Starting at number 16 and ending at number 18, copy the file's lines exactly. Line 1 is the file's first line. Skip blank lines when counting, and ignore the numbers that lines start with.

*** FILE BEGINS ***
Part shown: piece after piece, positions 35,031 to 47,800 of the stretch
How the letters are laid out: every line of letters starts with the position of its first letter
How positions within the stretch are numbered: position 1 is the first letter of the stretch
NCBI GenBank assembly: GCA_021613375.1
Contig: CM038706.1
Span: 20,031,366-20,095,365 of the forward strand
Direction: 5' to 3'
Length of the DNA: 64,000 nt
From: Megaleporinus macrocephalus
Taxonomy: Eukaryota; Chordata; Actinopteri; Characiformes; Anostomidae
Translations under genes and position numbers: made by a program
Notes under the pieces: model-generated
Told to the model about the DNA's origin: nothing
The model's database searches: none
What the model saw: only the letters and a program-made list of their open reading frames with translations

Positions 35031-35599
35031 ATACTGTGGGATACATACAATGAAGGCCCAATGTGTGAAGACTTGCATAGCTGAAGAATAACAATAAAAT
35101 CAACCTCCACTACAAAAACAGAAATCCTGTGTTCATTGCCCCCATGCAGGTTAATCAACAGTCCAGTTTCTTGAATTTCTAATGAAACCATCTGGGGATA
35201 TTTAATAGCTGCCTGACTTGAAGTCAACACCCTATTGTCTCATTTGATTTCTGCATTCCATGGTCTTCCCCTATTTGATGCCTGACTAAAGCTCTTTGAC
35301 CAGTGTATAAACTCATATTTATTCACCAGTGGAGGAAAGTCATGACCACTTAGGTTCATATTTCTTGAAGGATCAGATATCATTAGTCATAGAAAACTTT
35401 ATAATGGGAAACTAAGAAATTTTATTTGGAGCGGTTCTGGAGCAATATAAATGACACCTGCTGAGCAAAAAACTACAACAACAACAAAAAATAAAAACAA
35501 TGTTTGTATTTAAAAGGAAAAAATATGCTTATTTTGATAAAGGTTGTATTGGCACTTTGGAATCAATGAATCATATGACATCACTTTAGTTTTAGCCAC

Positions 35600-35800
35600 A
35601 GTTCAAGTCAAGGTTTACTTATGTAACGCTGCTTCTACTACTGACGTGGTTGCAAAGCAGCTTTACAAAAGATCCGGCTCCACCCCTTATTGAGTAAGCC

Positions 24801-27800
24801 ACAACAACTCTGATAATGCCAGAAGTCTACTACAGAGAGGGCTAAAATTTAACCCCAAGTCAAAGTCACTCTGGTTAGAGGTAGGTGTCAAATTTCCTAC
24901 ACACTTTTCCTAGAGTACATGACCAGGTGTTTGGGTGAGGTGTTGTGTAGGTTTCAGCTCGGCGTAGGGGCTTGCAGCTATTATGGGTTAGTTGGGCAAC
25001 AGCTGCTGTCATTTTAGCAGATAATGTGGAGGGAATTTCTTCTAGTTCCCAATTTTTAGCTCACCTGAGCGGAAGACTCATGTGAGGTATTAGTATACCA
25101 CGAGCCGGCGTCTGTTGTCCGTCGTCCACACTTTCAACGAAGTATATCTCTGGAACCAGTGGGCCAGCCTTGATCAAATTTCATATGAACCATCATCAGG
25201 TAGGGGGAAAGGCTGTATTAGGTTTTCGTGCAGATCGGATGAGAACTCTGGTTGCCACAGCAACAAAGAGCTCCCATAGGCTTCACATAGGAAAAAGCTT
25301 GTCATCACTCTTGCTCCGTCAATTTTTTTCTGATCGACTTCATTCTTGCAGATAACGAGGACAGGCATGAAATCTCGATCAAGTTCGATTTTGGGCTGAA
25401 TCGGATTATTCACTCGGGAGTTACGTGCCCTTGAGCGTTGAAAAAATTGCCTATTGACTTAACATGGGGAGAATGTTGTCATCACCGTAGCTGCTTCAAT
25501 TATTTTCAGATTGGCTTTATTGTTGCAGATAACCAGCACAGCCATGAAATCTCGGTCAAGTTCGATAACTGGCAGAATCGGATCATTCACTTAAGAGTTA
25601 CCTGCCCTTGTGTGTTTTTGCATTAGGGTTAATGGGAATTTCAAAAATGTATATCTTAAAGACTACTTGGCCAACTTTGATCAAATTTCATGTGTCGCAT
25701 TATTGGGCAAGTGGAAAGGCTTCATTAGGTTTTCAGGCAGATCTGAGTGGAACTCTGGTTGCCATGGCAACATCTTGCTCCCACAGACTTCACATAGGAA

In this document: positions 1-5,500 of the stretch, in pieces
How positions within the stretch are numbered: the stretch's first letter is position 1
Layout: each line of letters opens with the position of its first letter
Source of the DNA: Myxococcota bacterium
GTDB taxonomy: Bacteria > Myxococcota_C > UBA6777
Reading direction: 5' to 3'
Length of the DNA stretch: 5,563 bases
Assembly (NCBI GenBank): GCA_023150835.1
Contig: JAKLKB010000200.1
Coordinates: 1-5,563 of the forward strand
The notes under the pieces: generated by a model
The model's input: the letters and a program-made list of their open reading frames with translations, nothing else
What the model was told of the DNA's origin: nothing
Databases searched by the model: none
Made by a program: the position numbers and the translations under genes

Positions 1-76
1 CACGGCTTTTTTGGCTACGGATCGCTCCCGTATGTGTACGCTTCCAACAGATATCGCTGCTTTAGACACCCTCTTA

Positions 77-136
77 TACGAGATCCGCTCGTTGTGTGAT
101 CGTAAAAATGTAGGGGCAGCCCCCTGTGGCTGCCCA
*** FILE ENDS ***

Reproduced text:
Positions 35031-35599
35031 ATACTGTGGGATACATACAATGAAGGCCCAATGTGTGAAGACTTGCATAGCTGAAGAATAACAATAAAAT
35101 CAACCTCCACTACAAAAACAGAAATCCTGTGTTCATTGCCCCCATGCAGGTTAATCAACAGTCCAGTTTCTTGAATTTCTAATGAAACCATCTGGGGATA